by Avalon Singer
When Nyack resident Margaret Swift boarded an ocean liner bound for New York in 1912, she had no idea that she would be on an ill-fated voyage that would forever changed the meaning of the adjective titanic.
According to Encyclopedia-Titanica, Swift was born in Bath, New York in 1865. She studied law at New York University, earning a Bachelor and Master of Laws degrees. Although she never worked as a lawyer, she lectured about the subject to women’s clubs.
In 1899 Swift married Fred Joel Swift and moved to Brooklyn as the new century dawned a year later. They subsequently moved to Nyack. Mr. Swift passed away in 1907.
The widow Swift toured Europe in 1912, planning to return to New York on the maiden voyage of a new British ocean liner in April 1912. Swift was one of the 2,224 passengers and crew that boarded the Titanic at Southampton. She traveled as a first class passenger with her friends, Mr. and Mrs. Frederick Kenyon, and she shared cabin D-7 with Dr. Alice Leader. After colliding with an iceberg in the north Atlantic on April 15, 1912, Swift was among the 707 survivors; 1,517 died when the ship, thought to be unsinkable, sunk.
Swift, Kenyon and Leader were rescued in lifeboat 8, while Mr. Kenyon went down with the Titanic. Swift and the two women arrived in New York aboard the Carpathia, and she then stayed with her sister Ella Ford at 3 East 61st Street.
In an interview to the New York Herald on April 19, 1912 Swift said,
“… as Dr Alice Lieder [sic], my travelling companion, and myself were preparing to retire there came an indescribable wrenching, followed by a fearful recoil. Going out into the corridor I found that, although many passengers had arisen from their berths, comparative quiet prevailed. Several men went to one of the starboard portholes and gathered handfuls of shaven ice and showed them to us without the slightest feeling of alarm.
Due to the assurances that we had all received that the Titanic was unsinkable, we felt safe, and after a few moments of inquiry most of those who had gotten up, retired again, with absolutely no thought of the huge vessel sinking. Twenty minutes later, when Dr. Lieder and I were safely tucked away in bed, a steward knocked at our door and informed us that it was the Captain’s orders that we prepare for a possible shipwreck by adjusting life preservers and going to the upper deck so as to be within reach of the lifeboats. This was the first intimation that any one aboard that doomed ship had received that there was a possibility of her going to the bottom, and even then nearly all of us took up the matter lightly enough, many of the women insisting that they would remain on board rather than venture out in the flimsy lifeboats. My companion and myself held back until the first lifeboat had been let down into the water. At that time absolute quiet prevailed. Indeed, at no time did I observe any traces of panic among the passengers. The men kindly helped the women into the lifeboats, many of them laughing and chatting, and few of them dreaming that there was any immediate danger. When the second boat was being filled Captain Smith insisted that we get into it, and as the sailors pulled away from the ship I heard him say, “Row for that light,” and I saw him point to a dim glimmer that must have been three miles distant…”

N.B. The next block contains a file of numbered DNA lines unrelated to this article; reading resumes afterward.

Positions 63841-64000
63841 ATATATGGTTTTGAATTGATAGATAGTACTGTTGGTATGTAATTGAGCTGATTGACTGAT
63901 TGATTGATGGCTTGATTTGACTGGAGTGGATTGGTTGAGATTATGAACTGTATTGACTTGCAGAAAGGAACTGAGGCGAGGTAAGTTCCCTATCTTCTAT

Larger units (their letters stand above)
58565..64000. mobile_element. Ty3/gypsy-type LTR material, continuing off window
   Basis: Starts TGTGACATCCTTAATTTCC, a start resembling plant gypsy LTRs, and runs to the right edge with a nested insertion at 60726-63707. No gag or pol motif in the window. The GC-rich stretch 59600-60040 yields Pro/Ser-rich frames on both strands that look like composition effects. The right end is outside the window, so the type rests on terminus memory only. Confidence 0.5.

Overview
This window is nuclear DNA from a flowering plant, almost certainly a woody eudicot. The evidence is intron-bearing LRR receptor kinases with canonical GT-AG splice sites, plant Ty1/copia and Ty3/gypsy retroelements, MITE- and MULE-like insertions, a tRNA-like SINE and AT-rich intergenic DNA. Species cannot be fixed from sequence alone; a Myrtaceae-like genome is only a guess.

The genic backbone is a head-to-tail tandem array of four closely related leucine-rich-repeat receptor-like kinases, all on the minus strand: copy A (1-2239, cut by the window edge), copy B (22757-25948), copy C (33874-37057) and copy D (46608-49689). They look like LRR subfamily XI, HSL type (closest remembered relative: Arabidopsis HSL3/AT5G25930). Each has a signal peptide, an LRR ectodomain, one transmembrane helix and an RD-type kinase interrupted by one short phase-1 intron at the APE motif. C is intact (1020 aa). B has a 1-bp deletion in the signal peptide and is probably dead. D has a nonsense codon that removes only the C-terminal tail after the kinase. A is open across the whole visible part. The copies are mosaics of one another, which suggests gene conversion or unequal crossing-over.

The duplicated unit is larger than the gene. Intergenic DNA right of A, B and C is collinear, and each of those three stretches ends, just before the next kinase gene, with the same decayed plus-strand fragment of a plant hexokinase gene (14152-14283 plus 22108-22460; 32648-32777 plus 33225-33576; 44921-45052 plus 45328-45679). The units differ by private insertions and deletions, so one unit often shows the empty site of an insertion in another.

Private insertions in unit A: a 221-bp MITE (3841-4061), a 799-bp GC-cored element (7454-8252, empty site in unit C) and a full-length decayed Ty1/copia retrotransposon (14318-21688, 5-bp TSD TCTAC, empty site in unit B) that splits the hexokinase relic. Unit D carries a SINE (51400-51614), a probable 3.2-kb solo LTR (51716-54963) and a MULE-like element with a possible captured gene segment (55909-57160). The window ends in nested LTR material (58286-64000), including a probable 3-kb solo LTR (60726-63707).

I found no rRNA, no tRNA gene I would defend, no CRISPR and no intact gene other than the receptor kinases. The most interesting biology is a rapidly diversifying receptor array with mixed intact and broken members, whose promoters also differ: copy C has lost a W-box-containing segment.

After the sinking of the Titanic, Swift became involved in her community through various gardening clubs and was an advocate for women’s suffrage. She served twice as president of the Garden Club of Nyack and helped to organize the Federated Garden Clubs of New York. She was president of the National Council of State Garden Clubs from 1933 to 1935 and was awarded the medal of the Federated Garden Clubs of New York State in 1940. Swift was also a loyal Republican and a member of both the Women’s Republican Club of Nyack and the Women’s National Republican Club. She was active in various charities and involved in several other clubs such as the Thursday Class of Nyack and Sorosis, a women’s club in New York, and the Colonial Daughters of the 17th Century.
Swift spent her last days living in Nyack, New York close to her sisters Ella Ford and Bertha Berthald. She died at age 82 in her home, 219 North Broadway, on April 29, 1948 and was buried in North Tarrytown, New York.
Read the full article at Encyclopedia-titanica.org
See also: She Never Let Go – Nyack’s Titanic Survivor, At Home in Nyack, JP Schutz, April 2012
As Others See Us is an occasional feature that publishes what publications outside of Nyack say about the people and places in the Lower Hudson Valley.